I mean, you’re 40 now (or close to it). A lot of your nostalgia is also wrapped up in being 5. I too was an 80s kid but if the market hadn’t changed your reaction would. You probably aren’t sitting under a blanket learning the names in Dave the Diver. You have an income now so you probably wouldn’t just wait till your parents bought you Hades 2. You’re probably not running around with your friends right now pretending to be Helldivers. Games have changed but so have you. The Indie market is carrying the torch of these bygone days. A lot of the stuff you want wouldn’t have the same impact on you today. I am however watching my own children glom into game characters. My daughter loves Mario and Mega Man without going to Blockbuster to rent the cartridges.

(Btw madden 95 does work on the SNES classic, they’re pretty easy to jail break and fill with your own ROMs) on 07 Jul 21:27 next collapse

I remember reading about Elite in a (paper) magazine, and I WANTED IT. Counted my pocket money. Drove my bike to a mainly photo related retailer (only one reachable for me, they also did PC games as a side job), and there it was, box art in the window! Went in, told em I wanted that, and - big disappointment - they had to order it. THEY HAD A DISPLAY OF THE BOX ART, BUT NO COPY OF THE REAL THING! I had to pay upfront, cash, and then had to ride the bike there, again, two times, within a fornight, cos there was no notification of arrival then. The joy, tension, reading through the manual, while it was installing… unbeatable. Spent most of my afternoons in game, doing my “homework”. on 07 Jul 21:31 next collapse

07 Commander 🫡 I’ll be casually playing Elite Dangerous till the servers go offline. 🥹

My first experience was Elite on N.E.S. they should let us play that on our Fleet Carrier Captain chair console.

FRONTIER does, I believe give a 🆓 PC Copy and Mac Copy of Elite FYI.

Also 🆓 PC copy+commander transfer/copy for console players. on 07 Jul 21:46 collapse

I need more context. Why did they not have it? on 08 Jul 05:23 collapse

It was a small shop, they only had a corner with “electronic” things, some computer stuff. They probably only odered a copy or two, not believing it would sell. But it did. Remember, this must have been the 1980ies, computers were somewhat rare and exotic back then. I think I was one of two in my class who owned one. on 07 Jul 21:51 next collapse

Have you tried indie games? There’s more games and variety than ever, and you’re lumping everything into these neat little easy-to-criticize packages.

Gaming doesn’t suck. Your expectations do. on 07 Jul 22:07 next collapse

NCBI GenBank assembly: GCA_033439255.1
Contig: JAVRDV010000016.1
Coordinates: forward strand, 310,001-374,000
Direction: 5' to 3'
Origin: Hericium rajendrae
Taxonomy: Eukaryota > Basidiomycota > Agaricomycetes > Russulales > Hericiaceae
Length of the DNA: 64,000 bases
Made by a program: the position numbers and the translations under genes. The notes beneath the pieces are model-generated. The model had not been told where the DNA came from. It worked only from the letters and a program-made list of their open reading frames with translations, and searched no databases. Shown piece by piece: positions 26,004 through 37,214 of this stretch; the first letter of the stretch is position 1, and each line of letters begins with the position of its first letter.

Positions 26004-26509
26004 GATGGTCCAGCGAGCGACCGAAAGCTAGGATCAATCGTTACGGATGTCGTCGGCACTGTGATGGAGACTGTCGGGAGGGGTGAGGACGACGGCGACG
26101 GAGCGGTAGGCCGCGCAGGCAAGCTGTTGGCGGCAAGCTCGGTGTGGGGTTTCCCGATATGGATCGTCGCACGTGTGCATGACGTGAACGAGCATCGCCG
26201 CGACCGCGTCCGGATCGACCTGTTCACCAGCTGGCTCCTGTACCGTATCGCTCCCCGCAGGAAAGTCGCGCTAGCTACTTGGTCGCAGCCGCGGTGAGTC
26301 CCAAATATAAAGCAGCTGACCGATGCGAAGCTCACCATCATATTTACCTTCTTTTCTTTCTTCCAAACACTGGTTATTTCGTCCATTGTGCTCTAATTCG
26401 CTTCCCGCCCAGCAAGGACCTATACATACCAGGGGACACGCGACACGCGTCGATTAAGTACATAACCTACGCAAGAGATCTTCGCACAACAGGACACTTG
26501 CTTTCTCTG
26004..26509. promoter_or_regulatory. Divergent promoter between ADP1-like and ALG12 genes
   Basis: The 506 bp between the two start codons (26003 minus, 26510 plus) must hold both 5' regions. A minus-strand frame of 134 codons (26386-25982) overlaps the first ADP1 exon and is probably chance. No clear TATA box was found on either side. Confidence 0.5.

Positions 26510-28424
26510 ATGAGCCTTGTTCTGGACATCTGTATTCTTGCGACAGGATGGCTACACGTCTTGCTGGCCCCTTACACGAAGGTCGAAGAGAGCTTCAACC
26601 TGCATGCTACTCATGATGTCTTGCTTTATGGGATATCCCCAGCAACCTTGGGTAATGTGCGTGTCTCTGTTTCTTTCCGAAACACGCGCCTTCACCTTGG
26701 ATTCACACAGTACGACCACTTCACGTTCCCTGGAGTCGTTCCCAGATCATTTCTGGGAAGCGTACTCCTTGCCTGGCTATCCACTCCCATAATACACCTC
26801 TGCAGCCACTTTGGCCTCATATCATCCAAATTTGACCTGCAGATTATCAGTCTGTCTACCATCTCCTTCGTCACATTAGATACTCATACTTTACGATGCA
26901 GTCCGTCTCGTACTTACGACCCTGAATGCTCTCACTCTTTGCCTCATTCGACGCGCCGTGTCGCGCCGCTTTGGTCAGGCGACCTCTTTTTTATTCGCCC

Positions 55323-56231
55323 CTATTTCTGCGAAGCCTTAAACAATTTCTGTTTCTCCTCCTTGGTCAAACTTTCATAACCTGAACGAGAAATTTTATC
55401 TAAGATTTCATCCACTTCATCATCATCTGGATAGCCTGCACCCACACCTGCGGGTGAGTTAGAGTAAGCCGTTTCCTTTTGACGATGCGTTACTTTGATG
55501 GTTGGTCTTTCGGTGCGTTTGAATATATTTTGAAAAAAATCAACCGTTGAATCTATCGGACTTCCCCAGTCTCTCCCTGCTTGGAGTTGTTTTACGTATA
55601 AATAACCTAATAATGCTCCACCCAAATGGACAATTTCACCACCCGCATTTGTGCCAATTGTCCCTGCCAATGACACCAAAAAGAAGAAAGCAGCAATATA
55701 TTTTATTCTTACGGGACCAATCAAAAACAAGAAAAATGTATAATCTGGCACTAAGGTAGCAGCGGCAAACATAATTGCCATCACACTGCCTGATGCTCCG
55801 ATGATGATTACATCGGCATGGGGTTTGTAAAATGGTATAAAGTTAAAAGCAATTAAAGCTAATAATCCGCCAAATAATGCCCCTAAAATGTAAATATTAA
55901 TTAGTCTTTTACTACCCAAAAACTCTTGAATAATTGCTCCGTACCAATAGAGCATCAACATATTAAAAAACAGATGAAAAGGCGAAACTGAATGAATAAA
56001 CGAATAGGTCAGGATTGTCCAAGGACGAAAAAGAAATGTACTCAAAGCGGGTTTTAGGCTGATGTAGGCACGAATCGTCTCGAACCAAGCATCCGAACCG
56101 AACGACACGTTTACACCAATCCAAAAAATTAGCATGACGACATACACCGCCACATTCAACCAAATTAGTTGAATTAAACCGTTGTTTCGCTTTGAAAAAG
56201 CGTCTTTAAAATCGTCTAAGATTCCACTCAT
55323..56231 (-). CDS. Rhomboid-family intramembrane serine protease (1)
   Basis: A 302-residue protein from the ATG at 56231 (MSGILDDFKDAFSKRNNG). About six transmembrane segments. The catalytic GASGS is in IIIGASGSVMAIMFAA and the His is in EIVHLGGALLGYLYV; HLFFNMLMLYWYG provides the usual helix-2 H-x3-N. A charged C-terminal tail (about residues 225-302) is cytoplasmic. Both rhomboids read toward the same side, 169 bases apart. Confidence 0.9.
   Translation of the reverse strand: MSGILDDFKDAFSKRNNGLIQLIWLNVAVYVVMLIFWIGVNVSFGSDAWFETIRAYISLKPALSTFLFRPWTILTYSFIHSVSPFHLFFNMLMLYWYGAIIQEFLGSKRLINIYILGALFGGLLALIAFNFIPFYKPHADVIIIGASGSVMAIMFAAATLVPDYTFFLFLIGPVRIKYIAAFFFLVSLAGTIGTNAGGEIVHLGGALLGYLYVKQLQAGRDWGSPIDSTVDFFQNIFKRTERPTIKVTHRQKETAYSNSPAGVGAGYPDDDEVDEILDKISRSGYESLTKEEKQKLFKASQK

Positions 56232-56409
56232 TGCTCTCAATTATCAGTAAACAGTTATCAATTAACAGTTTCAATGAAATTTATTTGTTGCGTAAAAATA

TLDR: Agree on many points but also you are wrong in some things. Certain parts of AAA gaming make modern games feel like a chore or feel bad compared to how AAA games used to feel. But also the market of games is flooded and making more money than ever before.

Regarding some of your points:

All the games today are the same

I get what you’re saying, but you’re also wrong. There are so many games out there these days that vary widely in art, style, design, gameplay, etc. There have literally never been so many different kinds of game on the market at once. Now, I agree that AAA studios are mostly only making “safe” games they know will sell, and I too am upset that companies these days are so risk adverse that they will refuse to make a new game as experimental as something like Illbleed, but thats what happens when a hobby goes mainstream and investors that are greedy get invovled.

Why can’t I just play from disk

Because load times would be astronomical. Disk read speeds are still slow, way slower than solid state drive read speeds. Your 10 second loading screens would be longer than 45 seconds, even the PS1 would probably load games faster. In this case, some data may not be loaded completely by the time the game decides to let you in, as some assets in games now are streamed from the drive as needed instead of being loaded directly into RAM at the start of a scene. Relying on a slow mechanical disk laser to stream that data in a manner that wouldn’t cause crashing or missing assets would not be feasible. They could try solid storage but that comes with its own caveats and increased manufacture price.

Complaining about storage